How to Choose a Bible Version, Making Sense of the Proliferation of Bible Translations by Robert L Thomas (Great Britain: Christian Focus, 2000) 191 pp., paper $11.99


This is quite an impressive little book. In less than 200 pages Professor Thomas of the Master’s Seminary has provided nearly everything the average student of the Bible needs to know about Bible translations in English. For more detailed debates on text-types and translation philosophy and so forth, one would need to supplement this volume. But Thomas gets us in the door and produces an excellent reference and abundant helps for understanding the multitude of translations now available in English. For example:

  • Chapter one gives a short history of English translations, beginning with William Tyndale through The Message. It is most interesting that over 90% of Tyndale’s work found its way into the King James Version (pp. 15, 19).

  • An overview of the Greek textual base is found in chapter two. Thomas spends most of his time on two textual families—the Byzantine and Alexandrian—and shows why he favors the latter (pp. 59-63). He also provides 15 pages of examples of how the two text-types affect translations (pp. 64-78).

  • Chapter three is devoted to the two primary translation philosophies: dynamic-equivalence (or functional equivalence) and formal-equivalence (better named “essentially literal”). Here Thomas shows how translation techniques are determined (pp. 90-101) and provides a handy chart showing the literalness level of numerous translations (p. 96). Thomas clearly favors the essentially literal approach.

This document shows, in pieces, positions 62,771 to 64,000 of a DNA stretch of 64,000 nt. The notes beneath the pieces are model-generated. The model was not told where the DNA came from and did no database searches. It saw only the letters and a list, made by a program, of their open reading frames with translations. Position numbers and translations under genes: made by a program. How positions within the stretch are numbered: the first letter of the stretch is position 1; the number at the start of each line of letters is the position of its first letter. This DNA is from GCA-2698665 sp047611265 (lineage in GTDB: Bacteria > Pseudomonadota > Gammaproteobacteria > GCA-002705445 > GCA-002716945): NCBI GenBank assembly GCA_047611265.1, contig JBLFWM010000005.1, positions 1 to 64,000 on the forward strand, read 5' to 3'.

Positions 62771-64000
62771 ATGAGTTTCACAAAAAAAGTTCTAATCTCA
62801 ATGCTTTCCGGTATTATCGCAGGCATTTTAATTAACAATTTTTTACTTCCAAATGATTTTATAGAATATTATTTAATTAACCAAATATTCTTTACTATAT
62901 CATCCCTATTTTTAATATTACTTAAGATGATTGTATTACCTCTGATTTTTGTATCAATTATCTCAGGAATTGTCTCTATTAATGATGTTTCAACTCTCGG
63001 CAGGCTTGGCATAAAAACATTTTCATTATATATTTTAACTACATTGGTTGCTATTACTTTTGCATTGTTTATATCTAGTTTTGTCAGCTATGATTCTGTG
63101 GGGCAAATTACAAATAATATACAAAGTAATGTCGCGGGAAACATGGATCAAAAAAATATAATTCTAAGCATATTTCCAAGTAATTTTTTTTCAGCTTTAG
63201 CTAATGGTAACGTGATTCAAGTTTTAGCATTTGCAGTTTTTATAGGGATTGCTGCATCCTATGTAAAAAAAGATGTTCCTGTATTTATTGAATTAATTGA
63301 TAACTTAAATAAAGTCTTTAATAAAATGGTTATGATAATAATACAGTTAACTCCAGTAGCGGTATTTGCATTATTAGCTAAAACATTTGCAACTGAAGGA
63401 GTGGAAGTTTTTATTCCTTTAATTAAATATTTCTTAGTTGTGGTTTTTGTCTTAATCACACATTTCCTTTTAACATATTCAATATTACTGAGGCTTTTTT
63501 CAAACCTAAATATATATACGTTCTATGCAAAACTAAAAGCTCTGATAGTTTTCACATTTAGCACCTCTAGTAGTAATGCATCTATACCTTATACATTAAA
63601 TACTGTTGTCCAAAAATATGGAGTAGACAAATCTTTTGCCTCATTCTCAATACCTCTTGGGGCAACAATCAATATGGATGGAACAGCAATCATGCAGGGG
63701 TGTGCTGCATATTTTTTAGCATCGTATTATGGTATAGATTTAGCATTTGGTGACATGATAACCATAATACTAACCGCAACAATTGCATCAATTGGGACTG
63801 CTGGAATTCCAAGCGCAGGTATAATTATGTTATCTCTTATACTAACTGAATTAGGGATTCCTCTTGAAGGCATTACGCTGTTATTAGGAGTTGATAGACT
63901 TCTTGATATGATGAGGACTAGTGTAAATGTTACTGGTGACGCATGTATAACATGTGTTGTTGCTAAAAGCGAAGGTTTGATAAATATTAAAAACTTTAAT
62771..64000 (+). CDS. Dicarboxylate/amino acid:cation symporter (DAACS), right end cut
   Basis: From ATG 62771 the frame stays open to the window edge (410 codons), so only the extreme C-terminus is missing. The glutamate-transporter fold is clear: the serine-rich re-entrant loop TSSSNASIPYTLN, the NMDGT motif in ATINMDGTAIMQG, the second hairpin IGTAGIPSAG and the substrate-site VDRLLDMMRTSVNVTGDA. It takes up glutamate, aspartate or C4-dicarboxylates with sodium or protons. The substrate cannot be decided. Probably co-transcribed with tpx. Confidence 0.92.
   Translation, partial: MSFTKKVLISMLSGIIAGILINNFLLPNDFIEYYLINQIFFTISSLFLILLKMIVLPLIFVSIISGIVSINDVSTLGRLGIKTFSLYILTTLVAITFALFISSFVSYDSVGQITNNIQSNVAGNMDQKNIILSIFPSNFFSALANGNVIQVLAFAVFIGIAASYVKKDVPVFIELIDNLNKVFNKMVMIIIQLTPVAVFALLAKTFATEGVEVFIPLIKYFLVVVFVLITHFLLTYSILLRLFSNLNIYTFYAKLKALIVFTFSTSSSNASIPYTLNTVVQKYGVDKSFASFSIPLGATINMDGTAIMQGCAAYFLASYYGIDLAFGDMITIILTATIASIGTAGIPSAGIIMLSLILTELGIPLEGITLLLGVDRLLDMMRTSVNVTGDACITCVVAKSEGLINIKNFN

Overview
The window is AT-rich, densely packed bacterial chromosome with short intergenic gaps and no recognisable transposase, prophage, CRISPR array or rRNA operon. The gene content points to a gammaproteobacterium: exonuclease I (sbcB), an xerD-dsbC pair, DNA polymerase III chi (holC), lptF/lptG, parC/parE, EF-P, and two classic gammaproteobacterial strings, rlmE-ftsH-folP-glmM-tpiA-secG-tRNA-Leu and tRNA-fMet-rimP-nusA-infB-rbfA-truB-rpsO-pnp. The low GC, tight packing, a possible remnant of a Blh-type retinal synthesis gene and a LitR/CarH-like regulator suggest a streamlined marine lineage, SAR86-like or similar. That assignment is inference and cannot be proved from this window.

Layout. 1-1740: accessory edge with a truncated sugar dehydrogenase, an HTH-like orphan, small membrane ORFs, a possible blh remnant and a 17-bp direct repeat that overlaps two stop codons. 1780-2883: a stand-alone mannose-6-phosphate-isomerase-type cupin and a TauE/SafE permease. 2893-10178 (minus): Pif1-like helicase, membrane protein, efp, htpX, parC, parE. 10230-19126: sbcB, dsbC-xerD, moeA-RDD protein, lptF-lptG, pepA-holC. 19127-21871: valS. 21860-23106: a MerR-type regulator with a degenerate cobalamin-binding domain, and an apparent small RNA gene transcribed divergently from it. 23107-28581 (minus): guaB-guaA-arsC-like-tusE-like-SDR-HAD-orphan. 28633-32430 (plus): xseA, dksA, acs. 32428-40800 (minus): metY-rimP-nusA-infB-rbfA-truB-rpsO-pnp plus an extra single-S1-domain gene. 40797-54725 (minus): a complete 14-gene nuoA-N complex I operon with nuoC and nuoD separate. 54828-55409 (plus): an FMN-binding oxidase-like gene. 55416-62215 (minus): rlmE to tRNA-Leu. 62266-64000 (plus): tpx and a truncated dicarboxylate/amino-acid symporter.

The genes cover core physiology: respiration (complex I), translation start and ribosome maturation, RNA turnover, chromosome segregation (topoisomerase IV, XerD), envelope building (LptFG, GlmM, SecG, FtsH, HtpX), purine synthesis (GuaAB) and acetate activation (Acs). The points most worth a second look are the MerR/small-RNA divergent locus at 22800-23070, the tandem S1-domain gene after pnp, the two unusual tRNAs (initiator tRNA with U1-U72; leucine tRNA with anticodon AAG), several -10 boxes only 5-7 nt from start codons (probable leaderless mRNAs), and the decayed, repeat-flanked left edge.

• Theological bias can easily creep into translations and Thomas shows how these can be detected, along with several specific examples (pp. 103-123).

  • Pragmatically people often choose a translation according to its readability level, paragraph format, etc. Thomas discusses these issues in chapter five, giving the rationale for why translators made their decisions. An interesting chart showing the reading grade level of various versions is inserted (p. 127).

  • A review of the most important translations make up the conclusion and the appendix challenges the hermeneutics of dynamic equivalency advocates (pp. 163-191). One major concern is that dynamic equivalent versions attempt to remove ambiguities and thus bleed over too much into interpretation (p. 169).

This is a wonderful little book for personal study or as the basis for classroom instruction. It is an excellent starting point for those seeking to understand the English Bible and make an informed choice for reading and study of Scripture. Unfortunately How to Choose a Bible Version was published before the English Standard Version and so has no comment on the popular essential literal translation.